LEE HO FOOK

92 Smith Street, Collingwood, 9077 6261

Victor Liong (ex-Sydney's Mr Wong) reawakens Cantonese food in a cheeky 45-seater on white-hot Smith Street, Collingwood. A city sibling is expected in early 2015.

What the 2015 Good Food Guide reviewer said:  Chinese? Well, yes, but not as we know it. Young gun chef Victor Liong (ex-Sydney's Mr Wong) is busy challenging tradition at this cosy 45-seater with a cheeky attitude driving modern, mostly Cantonese mash-ups with the odd look-in from Sichuan. Tea-smoked eggs with a slick of spring onion oil and caviar-like Avruga, and a mini slider of pork belly, pork floss and pickled cucumber share their self-confident swagger with the hipster-friendly fitout, with fishbowl pendant lights fixed to the ceiling with occy straps. While not everything works – a mandarin emulsion with an excellent prawn toast is a bridge too far – Liong generally makes a party on the plate, whether it's an amazingly textural, chilli-powered salad of pig's ear, jellyfish and tripe; a licorice-root-powered hotpot of beef short ribs; or an ethereal dessert of jasmine tea custard and burnt caramel. A restaurant in bar disguise, Lee Ho Fook has staff more than capable of managing the crowds and the two sittings a night policy.   

And … Look out for the CBD Lee Ho Fook in early 2015.
Vibe Hipster party.
Best bit It's fun.
Worst bit It's noisy.


UNCLE

188 Carlisle Street, St Kilda, 9041 2668

Queues form early at this buzzing no-bookings joint where banh mi and Vietnamese drinking food lure the south-side's bright young things. Cool your boots in the downstairs bar with a Viet- themed cocktail.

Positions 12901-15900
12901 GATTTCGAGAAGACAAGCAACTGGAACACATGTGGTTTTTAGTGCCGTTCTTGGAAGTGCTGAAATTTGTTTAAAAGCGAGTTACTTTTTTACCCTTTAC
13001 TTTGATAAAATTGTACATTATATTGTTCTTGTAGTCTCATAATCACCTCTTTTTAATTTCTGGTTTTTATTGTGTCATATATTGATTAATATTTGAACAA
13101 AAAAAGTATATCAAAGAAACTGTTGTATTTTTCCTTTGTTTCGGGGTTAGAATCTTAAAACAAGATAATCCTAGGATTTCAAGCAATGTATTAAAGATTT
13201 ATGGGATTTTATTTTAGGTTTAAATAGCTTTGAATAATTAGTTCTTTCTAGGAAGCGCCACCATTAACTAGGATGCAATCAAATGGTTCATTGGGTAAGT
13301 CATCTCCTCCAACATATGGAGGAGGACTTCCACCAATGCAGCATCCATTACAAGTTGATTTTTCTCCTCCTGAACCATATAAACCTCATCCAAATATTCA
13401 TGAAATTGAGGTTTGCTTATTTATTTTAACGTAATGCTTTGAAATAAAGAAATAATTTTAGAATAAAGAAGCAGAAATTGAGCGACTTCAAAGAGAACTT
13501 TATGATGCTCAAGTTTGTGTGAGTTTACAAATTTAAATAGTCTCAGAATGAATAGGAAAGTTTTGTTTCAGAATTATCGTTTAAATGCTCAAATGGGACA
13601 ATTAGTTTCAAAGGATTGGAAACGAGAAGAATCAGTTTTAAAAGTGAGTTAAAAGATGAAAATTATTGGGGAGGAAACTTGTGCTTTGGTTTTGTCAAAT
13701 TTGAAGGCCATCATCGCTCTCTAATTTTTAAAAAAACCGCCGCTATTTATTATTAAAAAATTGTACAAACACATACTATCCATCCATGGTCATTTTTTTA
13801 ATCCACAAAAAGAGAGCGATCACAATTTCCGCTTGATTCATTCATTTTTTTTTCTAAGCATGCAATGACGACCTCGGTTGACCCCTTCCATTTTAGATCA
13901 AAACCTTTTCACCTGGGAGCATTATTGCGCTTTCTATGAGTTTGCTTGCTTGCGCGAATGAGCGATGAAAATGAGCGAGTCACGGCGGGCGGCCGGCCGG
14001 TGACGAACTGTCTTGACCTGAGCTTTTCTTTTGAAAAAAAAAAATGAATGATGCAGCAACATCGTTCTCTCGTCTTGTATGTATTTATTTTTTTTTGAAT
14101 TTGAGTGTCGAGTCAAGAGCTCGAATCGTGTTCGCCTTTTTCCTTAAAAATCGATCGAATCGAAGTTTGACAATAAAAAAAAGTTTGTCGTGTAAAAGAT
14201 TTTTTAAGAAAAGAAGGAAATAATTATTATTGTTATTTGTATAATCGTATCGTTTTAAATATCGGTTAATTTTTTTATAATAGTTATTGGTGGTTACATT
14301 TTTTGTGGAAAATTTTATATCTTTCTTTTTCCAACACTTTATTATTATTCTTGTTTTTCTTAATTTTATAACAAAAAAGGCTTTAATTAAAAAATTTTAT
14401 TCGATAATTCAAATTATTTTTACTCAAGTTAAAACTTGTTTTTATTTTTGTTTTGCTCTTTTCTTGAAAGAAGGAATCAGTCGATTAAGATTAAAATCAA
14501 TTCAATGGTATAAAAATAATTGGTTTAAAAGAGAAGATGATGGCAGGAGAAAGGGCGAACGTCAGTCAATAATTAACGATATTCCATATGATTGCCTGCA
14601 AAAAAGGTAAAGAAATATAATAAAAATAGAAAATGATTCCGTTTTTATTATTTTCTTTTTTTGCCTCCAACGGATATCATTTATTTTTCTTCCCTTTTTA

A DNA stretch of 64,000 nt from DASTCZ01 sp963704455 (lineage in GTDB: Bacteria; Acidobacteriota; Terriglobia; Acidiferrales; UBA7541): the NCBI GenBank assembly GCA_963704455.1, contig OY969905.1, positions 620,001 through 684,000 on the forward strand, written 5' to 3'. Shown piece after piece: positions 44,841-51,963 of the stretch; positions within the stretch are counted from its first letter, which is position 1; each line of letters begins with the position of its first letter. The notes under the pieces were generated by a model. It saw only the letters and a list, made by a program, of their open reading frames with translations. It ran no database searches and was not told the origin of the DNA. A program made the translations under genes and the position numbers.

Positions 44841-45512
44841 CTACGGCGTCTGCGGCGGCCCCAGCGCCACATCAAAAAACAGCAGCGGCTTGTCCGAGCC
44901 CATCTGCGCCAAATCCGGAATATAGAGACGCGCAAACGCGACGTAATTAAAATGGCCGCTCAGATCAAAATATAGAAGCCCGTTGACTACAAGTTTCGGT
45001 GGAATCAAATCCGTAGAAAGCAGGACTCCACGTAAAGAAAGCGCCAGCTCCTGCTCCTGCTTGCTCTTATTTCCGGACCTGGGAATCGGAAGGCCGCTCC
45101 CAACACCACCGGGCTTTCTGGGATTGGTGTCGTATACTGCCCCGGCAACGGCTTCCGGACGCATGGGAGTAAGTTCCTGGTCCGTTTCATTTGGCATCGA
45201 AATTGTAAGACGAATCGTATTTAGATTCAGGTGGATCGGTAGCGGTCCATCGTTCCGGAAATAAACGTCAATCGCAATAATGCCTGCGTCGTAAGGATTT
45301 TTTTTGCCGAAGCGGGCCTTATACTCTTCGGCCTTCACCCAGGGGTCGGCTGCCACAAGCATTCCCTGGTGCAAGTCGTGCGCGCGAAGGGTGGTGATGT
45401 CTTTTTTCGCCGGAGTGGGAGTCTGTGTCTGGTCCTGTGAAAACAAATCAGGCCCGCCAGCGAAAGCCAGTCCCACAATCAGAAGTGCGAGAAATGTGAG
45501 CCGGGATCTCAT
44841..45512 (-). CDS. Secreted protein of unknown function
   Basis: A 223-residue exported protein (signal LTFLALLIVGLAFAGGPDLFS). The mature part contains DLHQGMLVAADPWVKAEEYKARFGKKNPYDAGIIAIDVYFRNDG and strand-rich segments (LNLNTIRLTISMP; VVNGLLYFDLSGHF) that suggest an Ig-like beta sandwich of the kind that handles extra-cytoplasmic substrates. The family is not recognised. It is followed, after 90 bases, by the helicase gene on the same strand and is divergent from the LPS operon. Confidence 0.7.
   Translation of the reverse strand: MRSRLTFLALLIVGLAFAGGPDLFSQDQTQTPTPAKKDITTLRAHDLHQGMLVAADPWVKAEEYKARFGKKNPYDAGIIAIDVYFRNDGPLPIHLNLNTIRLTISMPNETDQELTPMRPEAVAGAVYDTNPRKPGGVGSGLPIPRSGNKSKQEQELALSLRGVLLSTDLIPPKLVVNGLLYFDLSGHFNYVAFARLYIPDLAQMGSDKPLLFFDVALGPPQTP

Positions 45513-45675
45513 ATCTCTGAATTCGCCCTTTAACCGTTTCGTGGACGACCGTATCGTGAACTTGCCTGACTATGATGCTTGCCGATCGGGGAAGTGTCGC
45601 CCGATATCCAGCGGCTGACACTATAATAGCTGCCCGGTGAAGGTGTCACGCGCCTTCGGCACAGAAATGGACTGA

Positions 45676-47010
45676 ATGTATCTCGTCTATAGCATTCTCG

What the 2015 Good Food Guide reviewer said: In familial terms, 'Uncle' might be more the raucous nephew: it's new-school Vietnamese with a New Order soundtrack. The rooftop garden's colourful communal tables were among the hits of last summer. It's a cool setting in which to enjoy Dai Duong's (ex-Dandelion) food, which combines Aus-modernity with enough traditionalism for even Vietnamese-born purists. Starters such as lime-cured hapuku with pomegranate, chilli and shreds of coconut on betel leaves are bright to both eye and palate. The best mains are generous and vibrant, too, exemplified by the stack of steamed clams in coconut broth dotted with lime leaves and lemongrass (mopped up with the excellent accompanying baguette), or crisp-skinned pork belly, to be wrapped in lettuce with banh hoi noodles, perilla and mint, and dipped in nuoc cham. Desserts, including a colourful tumbler of jackfruit, lychee and watermelon, with coconut cream, lychee sorbet and house-made honeycomb, are a pleasure.

And … The downstairs bar eases the wait for an upstairs table.
Vibe Hoi An-style hipster.
Best bit Bright, clean flavours.
Worst bit Waiting for a table.